For those familiar with traditional thin-client computing, virtual desktop infrastructure (VDI) solutions feel virtually like old home week with a couple of notable exceptions.
First, rather than depending on dedicated data center-to-desktop hardware resources (a conventional model that is mostly on the wane), VDI leverages server, storage and networking components that are typically part of larger virtualized IT infrastructures. In addition, the obviously essential role of virtualization in these environments means that there are also natural affinities between VDI and cloud computing.
Potential Cloud Synergies
What does any of this have to do with VMware’s new View 5.1? Two things: 1) Rather than using a simple hypervisor to slap desktop images onto servers, truly useful VDI also requires effective solutions for IT management, system monitoring and administration, application policy and entitlement management, and data-sharing and collaboration tools; and 2) Due to its potential synergies with cloud computing, innovative VDI offerings should support cloud-based data and processes, and chart a course toward deeper, future cloud integration.
Over time, VMware has continued to succeed among enterprise customers and deepen those relationships despite aggressive efforts of competitors, including Microsoft, which freely includes its Hyper-V virtualization solution as part of its System Center platform.
So why do businesses continue to choose VMware? Because the company continues to deliver sophisticated solutions with more features and better value than competitors can offer — even those that give away their products for free. From the look of things, that essential value proposition will extend to View 5.1 and its related solutions and add-ons.
Just as importantly, VMware View 5.1 is arriving at a particularly tumultuous time in the end-user computing market. While there is wide acceptance of the positive business effects offered by “bring your own device” (BYOD) options, enterprise IT departments are struggling with the logistics of successfully managing, securing and delivering company data to multiple devices, operating systems, form factors and user interfaces.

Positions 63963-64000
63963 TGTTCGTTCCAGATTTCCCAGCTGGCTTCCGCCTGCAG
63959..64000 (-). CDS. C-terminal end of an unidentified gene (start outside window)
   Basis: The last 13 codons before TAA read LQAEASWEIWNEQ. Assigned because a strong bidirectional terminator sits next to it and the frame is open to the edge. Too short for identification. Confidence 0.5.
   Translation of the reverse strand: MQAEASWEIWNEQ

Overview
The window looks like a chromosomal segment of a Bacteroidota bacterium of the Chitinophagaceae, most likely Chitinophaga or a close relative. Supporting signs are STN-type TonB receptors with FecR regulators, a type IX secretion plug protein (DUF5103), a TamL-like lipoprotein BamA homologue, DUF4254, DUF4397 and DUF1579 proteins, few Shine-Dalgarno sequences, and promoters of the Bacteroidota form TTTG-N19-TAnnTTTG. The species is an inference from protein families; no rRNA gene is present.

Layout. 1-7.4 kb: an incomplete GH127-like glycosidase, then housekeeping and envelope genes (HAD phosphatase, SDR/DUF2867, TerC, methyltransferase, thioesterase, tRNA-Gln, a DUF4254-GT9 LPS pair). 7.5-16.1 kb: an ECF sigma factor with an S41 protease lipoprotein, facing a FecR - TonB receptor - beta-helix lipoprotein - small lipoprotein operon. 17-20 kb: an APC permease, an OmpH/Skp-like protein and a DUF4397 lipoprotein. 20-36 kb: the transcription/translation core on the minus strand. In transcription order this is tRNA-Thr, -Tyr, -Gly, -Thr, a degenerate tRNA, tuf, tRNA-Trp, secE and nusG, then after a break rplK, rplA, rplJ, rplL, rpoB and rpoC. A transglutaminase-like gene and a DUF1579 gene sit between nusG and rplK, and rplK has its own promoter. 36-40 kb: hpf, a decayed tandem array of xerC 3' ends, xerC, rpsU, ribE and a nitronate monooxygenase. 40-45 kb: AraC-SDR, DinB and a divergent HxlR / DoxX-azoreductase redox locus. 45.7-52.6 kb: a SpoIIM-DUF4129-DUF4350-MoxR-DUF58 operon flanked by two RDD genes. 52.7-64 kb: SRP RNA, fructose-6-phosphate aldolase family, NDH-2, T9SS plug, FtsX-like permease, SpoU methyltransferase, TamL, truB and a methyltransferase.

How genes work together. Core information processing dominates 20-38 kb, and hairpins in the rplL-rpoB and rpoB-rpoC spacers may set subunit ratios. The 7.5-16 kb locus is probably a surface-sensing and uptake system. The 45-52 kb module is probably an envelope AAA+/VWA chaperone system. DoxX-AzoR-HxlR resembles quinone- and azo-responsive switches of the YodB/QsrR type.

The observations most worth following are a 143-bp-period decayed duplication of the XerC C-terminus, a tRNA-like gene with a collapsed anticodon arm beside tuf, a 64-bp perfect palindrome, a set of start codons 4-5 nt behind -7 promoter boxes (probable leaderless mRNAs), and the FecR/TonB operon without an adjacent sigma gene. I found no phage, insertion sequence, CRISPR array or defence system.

In addition, Microsoft’s Windows 8 — designed for traditional x86 desktops and laptops, touch interface tablets and ARM-based devices — will likely add to the explosion of BYOD options and choices.
Cloud computing usage, which is becoming increasingly common across businesses of every size, could also come into play as a factor in endpoint access and management, making cloud-compatibility a desirable option for VDI customers.
Finally, Dell’s recently announced acquisition of Wyse Technologies, the market’s largest maker of thin-client and zero-client solutions, could signal a tectonic shift in associated markets and among most related vendors. Dell is certainly a major partner of VDI proponents, including Microsoft and Citrix, but the company has also been among the largest resellers of VMware licenses for many years.
Bottom line: In VMware View 5.1 and its related add-ons and technologies, the company has created a VDI solution set whose benefits will be evident to anyone familiar with VMware’s other offerings. At the same time, View 5.1 is arriving at a time when businesses seem more than ready to consider new approaches to end-user computing, leading VDI players — including at least one of VMware’s biggest partners — to place significant bets.
Whether these efforts will be enough to make VDI a mainstream business solution remains to be seen, but View 5.1 suggests that VMware believes that the stars are aligning for virtualized desktop infrastructures.